By Alfred A. Robb

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Therefore, naive realism, if true, is false; therefore it is false. Faraday, Experimental Researches in Chemistry and Physics, I, II, III (Taylor and Francis, 1859). Maxwell, A Treatise on Electricity and Magnetism, (Dover, 1954), 3rd edn, Vol. 1, 2. Russell, On the Philosophy of Science (Bobs-Merrill, 1965), Chapter 1. 6 In recent times, a literature has developed on a return to anthropomorphism— the view of a human-centred universe, in various versions. One version, called the ‘weak anthropic principle’, asserts that the existence of human beings is consistent with the physical properties of the universe as a whole.

These are, by definition a set of logically ordered relations, giving him some of the objective features of the universe. That is, the relations that we seek are those that are independent of whether or not we are there to perceive the manifestations of the universe. Question Then is this a fundamental change in the way that we see ourselves in the universe? Reply With the earlier (atomistic) view, our thoughts about the world, especially in the Western philosophies, were largely guided by an empirical approach5.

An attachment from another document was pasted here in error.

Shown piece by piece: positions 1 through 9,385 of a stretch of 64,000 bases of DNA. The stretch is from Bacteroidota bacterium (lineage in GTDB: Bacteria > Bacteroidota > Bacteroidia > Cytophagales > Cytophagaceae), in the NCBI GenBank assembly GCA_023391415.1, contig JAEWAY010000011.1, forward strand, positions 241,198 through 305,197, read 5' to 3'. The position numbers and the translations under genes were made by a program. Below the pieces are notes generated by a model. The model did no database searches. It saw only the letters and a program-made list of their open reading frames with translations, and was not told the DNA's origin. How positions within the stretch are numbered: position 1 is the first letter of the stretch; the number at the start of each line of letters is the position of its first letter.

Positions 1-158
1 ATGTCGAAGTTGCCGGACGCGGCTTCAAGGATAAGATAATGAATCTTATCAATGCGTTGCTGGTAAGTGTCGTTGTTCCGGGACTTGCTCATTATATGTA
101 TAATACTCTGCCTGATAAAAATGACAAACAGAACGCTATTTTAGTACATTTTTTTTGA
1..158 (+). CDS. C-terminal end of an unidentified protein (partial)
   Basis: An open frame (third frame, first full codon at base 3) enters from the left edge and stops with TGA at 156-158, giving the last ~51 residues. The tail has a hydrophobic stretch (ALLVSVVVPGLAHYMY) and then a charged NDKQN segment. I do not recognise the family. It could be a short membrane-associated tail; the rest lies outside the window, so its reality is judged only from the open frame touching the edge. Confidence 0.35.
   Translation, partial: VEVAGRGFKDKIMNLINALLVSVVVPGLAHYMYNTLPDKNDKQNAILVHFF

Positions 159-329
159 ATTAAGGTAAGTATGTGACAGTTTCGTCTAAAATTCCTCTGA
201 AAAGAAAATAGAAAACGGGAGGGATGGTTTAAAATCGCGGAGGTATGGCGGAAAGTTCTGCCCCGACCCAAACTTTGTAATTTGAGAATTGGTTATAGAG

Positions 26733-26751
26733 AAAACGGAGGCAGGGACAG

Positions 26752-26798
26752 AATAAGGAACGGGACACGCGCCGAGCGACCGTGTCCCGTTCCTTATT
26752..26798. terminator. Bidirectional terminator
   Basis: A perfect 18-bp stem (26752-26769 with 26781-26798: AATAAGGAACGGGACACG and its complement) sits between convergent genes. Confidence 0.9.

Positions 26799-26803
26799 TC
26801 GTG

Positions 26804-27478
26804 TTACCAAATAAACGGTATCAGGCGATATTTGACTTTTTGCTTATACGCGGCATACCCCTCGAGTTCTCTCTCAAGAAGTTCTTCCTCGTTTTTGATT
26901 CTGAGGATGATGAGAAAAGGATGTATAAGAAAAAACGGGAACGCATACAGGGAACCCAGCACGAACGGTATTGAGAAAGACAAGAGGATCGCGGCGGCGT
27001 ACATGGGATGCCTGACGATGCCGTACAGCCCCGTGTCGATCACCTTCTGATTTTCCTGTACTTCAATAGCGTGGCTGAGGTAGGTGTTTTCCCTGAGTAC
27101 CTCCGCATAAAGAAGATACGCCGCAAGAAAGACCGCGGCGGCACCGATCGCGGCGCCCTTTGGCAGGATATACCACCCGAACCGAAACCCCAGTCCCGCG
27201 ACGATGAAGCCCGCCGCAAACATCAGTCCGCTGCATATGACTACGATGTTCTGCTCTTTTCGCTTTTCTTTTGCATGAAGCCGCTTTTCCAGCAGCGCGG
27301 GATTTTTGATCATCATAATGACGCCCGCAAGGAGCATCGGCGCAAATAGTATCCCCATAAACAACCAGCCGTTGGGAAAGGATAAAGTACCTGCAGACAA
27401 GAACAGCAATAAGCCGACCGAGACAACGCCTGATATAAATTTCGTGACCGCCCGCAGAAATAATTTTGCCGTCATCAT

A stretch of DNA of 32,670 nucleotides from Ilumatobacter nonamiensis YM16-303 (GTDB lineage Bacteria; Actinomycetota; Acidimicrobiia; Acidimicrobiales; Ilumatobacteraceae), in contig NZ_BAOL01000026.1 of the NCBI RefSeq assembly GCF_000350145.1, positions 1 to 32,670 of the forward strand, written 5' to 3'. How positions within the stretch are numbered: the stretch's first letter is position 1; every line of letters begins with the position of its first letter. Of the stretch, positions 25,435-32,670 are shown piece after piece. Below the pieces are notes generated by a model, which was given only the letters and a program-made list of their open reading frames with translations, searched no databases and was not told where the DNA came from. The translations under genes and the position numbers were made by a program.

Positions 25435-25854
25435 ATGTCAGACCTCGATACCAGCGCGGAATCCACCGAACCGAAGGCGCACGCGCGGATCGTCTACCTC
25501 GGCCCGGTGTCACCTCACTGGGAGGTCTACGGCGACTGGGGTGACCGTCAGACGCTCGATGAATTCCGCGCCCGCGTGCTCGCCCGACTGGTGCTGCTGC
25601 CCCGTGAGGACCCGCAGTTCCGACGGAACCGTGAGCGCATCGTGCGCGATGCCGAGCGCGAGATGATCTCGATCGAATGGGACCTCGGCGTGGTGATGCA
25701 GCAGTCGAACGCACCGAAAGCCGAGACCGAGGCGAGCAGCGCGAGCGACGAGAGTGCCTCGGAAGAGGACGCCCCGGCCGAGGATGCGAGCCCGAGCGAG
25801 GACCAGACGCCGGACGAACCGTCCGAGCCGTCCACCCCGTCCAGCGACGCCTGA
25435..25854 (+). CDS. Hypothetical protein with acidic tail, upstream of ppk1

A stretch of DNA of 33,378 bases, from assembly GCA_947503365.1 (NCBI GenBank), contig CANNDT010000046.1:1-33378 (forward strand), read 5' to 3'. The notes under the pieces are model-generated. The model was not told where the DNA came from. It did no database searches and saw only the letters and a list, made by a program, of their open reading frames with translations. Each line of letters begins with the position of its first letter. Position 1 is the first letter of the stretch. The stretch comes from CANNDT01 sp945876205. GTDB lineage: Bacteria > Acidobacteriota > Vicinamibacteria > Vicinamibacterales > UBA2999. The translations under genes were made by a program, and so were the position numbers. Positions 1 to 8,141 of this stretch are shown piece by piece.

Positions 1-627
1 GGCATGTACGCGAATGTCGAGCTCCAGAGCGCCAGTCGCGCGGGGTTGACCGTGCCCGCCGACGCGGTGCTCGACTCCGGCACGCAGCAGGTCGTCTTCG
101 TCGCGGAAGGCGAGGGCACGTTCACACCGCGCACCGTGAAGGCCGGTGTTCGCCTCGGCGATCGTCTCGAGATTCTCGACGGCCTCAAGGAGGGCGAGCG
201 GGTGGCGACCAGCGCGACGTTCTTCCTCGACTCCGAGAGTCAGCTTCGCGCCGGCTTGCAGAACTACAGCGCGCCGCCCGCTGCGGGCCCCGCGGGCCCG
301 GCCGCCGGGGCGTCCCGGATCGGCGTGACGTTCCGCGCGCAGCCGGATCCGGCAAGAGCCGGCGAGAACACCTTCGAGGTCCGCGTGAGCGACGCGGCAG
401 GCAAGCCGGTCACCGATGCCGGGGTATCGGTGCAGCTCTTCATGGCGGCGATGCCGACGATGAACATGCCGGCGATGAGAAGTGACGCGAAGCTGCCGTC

Einstein, on the other hand, did not attribute physical connotation to these transformations other than changes in the ‘language’ of space and time coordinates that would ensure the objectivity of the laws of nature in all reference frames. Thus he had no need for the model in which light must propagate through an aether medium; that is, to Einstein, the aether was a superfluous concept. Special relativity, then, refers to the objectivity (covariance) of all laws of nature with respect to their comparison in all inertial frames of reference — frames that move with respect to each other at constant relative speeds in straight lines.